Objective 2.
The foraging behavior of Bombus vosnesenskii was observed throughout the bloom period of red clover by combining both field and nest site observations. Colonies reared from wild-caught queens were established within wooden boxes and placed within the margin of a red clover field. All individual female bees were marked to determine the foraging activity of workers entering and leaving the nest box. A total of 1244 foraging trips consisting of 363 pollen trips were recorded over 160 hours of observation throughout the bloom period. All colonies experienced a shift in pollen collection from early to mid July, as foragers brought back loads consisting of other plant species in addition to red clover (Figure 1). To determine the floral composition of these pollen loads samples were taken from foragers as well as honey bees located within the field visiting red clover flowers for comparisons. Data analysis is currently in progress.

In examining the flight range of Bombus vosnesenskii, visual surveys were taken during the month of July within the same red clover field as colonies were established. A total of 17 marked bee foragers were observed along transects (Table 1). These results suggest that Bombus vosnesenskii may not be a doorstep forager given its low abundance. However, given the limited number of observed foragers recorded, future work is needed to confirm this assumption to determine the flight range of this species.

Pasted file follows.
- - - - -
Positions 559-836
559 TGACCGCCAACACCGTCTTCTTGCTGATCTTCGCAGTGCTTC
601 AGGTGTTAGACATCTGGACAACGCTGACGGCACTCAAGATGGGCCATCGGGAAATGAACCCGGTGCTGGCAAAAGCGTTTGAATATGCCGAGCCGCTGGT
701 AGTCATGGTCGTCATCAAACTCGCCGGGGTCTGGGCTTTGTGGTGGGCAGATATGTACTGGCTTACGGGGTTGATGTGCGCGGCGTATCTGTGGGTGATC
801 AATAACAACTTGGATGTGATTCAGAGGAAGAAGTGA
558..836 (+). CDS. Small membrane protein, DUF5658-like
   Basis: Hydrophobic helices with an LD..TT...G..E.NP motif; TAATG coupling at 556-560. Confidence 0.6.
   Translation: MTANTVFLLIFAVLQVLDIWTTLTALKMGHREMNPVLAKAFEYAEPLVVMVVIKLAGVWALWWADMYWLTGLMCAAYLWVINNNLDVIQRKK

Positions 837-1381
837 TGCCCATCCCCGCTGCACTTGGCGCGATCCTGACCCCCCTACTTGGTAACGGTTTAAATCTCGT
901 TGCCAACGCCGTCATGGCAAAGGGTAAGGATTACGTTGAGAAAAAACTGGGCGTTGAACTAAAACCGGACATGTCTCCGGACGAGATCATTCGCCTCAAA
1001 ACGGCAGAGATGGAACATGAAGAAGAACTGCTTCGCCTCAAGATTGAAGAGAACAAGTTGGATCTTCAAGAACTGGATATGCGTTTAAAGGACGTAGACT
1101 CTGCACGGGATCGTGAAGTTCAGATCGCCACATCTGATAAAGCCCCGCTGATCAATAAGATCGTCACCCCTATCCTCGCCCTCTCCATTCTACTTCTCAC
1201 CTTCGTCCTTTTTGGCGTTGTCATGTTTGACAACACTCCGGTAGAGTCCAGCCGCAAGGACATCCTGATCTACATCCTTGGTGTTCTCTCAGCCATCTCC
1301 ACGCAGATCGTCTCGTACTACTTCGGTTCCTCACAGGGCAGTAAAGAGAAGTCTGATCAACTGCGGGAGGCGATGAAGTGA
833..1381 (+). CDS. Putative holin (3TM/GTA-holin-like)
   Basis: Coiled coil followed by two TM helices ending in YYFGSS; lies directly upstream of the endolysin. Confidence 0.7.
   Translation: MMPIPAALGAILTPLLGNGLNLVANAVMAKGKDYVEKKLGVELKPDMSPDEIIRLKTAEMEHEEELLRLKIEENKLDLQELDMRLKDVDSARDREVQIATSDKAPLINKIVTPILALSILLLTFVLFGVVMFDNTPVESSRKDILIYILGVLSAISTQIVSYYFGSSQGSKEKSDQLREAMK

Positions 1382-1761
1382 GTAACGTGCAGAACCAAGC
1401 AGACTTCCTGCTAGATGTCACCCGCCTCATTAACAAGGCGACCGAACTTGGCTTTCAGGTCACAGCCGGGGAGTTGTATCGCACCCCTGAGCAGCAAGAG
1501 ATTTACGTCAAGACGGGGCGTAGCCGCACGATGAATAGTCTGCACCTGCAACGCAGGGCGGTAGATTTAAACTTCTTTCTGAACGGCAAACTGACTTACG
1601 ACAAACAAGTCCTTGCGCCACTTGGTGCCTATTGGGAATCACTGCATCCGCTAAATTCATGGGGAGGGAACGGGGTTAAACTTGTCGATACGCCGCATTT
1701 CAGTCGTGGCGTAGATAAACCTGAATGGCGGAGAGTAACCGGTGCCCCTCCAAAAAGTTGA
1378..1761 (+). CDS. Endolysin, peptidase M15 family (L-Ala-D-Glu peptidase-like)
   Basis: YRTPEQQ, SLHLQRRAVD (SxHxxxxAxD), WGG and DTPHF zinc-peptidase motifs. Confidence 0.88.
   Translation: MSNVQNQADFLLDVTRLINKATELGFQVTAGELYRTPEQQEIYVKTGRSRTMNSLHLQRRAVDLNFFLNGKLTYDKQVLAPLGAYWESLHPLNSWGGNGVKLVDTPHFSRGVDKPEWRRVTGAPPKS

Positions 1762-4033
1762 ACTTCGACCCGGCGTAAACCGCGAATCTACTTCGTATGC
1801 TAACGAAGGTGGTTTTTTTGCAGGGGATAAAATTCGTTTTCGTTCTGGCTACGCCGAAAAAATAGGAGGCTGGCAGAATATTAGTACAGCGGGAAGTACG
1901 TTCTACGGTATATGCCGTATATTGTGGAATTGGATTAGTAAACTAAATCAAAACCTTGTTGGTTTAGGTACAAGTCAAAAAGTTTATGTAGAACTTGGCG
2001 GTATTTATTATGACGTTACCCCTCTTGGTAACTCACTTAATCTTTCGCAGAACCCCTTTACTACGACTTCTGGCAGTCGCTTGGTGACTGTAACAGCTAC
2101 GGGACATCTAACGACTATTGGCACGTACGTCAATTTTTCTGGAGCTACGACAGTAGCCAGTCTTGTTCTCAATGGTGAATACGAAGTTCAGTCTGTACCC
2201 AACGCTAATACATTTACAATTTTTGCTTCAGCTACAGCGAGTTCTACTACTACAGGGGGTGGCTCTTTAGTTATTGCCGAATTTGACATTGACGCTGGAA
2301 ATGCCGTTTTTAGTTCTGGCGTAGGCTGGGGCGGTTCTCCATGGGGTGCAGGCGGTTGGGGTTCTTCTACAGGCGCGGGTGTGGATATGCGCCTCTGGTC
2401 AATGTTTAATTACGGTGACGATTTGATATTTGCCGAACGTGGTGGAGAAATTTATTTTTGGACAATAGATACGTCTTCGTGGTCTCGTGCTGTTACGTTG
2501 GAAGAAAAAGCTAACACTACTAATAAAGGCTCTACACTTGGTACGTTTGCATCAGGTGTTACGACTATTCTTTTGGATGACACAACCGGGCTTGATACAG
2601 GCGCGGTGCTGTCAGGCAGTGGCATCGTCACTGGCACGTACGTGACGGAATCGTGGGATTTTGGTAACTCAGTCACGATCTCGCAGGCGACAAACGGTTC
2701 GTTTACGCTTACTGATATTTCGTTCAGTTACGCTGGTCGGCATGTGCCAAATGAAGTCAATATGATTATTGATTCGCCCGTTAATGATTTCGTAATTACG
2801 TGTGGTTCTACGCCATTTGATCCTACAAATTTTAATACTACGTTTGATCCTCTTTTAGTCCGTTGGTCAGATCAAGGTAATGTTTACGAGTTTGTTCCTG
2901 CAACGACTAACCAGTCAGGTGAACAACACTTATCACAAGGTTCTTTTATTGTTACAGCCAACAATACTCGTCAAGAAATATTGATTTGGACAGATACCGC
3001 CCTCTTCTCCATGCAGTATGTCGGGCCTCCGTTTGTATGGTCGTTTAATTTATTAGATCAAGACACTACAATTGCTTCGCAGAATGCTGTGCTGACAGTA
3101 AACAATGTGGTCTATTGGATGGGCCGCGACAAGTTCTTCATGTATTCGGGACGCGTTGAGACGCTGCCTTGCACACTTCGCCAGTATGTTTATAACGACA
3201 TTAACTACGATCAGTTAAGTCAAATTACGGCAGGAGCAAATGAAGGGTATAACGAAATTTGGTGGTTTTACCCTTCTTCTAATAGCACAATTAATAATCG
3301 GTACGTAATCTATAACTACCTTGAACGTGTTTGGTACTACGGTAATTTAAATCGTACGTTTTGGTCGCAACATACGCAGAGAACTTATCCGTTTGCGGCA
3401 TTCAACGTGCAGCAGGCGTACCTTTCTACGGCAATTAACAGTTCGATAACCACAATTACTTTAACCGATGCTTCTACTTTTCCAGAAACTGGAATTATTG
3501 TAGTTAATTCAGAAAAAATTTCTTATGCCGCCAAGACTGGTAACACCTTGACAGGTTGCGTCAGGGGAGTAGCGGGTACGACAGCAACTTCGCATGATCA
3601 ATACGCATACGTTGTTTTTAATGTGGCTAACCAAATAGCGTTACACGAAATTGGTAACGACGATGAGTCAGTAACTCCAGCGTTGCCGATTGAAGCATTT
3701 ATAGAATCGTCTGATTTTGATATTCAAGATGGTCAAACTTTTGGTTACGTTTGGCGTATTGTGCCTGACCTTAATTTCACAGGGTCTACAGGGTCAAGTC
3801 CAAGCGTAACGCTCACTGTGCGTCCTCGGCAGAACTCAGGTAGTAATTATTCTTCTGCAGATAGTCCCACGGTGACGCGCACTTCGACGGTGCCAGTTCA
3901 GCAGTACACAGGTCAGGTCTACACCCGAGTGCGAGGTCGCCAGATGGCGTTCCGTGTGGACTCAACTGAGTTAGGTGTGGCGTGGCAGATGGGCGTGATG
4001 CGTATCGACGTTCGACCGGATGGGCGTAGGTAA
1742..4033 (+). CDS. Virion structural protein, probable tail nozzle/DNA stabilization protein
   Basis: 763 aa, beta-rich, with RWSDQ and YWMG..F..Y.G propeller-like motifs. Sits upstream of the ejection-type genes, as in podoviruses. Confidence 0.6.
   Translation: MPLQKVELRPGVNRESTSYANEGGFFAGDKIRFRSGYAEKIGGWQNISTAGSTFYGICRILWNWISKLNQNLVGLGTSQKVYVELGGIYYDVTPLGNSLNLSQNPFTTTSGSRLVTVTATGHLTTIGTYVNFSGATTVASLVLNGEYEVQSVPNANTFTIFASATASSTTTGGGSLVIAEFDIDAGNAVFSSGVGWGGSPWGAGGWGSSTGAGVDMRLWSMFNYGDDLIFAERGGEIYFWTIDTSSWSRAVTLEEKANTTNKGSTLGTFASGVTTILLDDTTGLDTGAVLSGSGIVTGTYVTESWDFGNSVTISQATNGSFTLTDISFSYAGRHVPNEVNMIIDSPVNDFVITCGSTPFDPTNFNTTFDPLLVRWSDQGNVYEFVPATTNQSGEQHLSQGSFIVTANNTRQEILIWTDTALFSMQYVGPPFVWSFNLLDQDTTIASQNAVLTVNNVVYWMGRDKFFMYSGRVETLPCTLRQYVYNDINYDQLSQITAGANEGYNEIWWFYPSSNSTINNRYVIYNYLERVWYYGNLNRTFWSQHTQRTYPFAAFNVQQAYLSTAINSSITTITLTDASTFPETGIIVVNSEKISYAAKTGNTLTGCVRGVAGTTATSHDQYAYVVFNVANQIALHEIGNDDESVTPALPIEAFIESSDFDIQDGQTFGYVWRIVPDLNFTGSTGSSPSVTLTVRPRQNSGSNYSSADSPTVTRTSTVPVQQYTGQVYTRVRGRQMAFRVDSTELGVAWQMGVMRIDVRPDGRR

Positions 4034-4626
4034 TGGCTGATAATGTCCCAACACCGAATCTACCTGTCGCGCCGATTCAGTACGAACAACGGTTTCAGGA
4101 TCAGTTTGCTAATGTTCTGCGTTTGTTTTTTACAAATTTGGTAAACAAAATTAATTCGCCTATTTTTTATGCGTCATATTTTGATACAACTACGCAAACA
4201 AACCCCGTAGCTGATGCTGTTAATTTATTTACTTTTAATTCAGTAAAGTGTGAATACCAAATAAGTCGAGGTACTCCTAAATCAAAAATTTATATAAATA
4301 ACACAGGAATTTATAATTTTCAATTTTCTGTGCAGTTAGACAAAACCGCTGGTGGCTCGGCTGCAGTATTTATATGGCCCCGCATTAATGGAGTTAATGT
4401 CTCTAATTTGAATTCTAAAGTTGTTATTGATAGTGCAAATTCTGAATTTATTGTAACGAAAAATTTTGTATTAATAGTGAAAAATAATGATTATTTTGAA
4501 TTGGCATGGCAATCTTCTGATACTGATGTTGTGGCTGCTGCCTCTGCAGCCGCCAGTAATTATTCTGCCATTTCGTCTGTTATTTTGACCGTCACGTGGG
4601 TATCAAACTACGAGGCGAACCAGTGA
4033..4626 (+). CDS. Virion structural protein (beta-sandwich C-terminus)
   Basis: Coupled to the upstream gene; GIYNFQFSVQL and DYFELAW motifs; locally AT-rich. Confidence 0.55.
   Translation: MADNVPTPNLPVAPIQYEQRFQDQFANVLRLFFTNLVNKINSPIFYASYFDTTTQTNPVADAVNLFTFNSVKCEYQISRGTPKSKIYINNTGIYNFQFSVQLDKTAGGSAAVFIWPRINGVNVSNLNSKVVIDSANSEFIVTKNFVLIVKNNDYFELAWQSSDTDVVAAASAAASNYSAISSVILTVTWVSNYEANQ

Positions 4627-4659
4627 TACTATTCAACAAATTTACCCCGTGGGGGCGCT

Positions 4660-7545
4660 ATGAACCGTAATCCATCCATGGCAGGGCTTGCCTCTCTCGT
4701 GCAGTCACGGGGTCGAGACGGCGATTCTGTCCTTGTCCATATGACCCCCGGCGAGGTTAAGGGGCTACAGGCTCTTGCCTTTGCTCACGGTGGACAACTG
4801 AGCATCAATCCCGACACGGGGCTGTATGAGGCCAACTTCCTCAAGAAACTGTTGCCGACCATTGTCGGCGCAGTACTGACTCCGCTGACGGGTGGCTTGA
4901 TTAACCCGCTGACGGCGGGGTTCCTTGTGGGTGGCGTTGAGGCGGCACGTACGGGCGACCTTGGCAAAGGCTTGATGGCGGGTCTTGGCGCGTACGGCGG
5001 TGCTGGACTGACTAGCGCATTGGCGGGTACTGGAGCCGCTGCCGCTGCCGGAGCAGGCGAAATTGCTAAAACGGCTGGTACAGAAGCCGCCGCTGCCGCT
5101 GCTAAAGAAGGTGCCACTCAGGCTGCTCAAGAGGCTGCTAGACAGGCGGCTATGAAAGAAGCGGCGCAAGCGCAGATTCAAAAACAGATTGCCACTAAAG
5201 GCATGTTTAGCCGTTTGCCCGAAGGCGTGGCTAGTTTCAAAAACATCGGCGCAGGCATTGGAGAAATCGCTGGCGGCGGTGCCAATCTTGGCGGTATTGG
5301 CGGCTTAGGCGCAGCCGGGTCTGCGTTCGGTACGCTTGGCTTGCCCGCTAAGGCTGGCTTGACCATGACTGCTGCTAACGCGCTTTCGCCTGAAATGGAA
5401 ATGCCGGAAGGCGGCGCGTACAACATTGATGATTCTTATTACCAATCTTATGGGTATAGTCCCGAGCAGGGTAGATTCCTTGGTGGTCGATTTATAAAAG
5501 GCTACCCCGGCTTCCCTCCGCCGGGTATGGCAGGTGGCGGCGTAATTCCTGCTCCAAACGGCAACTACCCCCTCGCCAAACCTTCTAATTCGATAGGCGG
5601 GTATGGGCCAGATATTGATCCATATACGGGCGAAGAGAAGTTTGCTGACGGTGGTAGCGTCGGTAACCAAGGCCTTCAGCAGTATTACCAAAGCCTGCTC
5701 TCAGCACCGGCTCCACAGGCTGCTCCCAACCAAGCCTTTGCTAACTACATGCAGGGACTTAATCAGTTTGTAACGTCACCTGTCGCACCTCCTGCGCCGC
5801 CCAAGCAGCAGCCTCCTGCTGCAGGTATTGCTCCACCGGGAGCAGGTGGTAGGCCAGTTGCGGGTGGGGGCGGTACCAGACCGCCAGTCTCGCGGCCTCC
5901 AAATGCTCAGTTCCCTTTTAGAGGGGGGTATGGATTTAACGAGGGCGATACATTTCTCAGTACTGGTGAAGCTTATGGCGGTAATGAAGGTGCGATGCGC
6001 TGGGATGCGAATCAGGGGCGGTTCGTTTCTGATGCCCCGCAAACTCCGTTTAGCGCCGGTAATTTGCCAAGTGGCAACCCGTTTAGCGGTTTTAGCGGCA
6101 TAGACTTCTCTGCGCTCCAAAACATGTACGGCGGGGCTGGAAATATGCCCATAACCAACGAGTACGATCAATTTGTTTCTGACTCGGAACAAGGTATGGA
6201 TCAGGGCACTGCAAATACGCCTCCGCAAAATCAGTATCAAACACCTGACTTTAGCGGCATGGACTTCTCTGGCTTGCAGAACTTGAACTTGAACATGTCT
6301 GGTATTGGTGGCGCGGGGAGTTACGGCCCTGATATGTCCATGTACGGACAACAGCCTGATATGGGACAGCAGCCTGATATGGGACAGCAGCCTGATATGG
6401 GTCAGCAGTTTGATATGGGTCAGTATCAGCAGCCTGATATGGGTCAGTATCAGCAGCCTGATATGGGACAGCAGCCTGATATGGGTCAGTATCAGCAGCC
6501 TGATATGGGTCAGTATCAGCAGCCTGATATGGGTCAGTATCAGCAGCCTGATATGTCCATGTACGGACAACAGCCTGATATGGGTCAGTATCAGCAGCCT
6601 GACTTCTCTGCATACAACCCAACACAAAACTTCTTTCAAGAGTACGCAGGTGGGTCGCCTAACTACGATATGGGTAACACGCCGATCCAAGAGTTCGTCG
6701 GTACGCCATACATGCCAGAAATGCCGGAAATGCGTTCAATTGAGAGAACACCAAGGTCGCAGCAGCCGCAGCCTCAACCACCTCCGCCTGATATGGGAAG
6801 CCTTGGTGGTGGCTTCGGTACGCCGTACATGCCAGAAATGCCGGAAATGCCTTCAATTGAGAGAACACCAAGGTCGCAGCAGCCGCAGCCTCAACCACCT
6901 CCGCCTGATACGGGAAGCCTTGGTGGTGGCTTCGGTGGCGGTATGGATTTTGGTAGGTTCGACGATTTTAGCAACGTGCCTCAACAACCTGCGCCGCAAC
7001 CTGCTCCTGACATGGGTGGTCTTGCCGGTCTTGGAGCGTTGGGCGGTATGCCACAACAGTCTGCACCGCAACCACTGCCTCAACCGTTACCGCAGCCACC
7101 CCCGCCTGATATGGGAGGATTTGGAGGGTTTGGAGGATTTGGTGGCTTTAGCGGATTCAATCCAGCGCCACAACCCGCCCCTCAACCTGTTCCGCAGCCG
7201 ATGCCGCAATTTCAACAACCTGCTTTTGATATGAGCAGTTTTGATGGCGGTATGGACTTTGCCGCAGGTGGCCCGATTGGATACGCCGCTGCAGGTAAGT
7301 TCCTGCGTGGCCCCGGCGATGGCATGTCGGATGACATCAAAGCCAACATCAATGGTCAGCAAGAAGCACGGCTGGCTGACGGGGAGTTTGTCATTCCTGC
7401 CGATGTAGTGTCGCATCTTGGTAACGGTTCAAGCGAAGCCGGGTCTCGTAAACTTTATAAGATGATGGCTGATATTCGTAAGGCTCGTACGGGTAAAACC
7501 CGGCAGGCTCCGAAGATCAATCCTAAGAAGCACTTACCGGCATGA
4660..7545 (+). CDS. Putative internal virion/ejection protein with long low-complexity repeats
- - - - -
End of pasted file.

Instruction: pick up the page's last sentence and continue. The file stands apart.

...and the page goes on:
Objective 3.
Populations of native bumble bees in red clover fields and adjacent native habitats were surveyed to determine the nesting density and degree of relatedness of foragers. During the 2008 season, Bombus vosnesenskii individuals were collected. Samples are currently being processed to determine the nesting density within red clover fields.

Impacts and Contributions/Outcomes

This study provides benefits to red clover producers through sustainable and economic crop production practices as well as opportunities to improve their education and awareness of native pollinating species of the area. Producers are gaining knowledge to optimize on-farm resources with the use of native bumble bees that currently exist in the region. This research also promotes the diversification of crop production practices by allowing growers to be more aware of the value of additional floral resources for increasing bumble bees, which will enhance seed production. Furthermore, this study provides economic benefits to producers in reducing costs of production associated with renting honey bees.

In facilitating producer involvement in this project, presentations are scheduled to be made during the Clover Commission meeting and OSU Hyslop Farm Field Day. Producers will also have the opportunity to learn how to identify native pollinators of the area through participation in a native bee identification workshop and fact sheet on native bee identification. Furthermore, publications will also be produced for inclusion in the OSU Seed Report and a peer-reviewed scientific journal.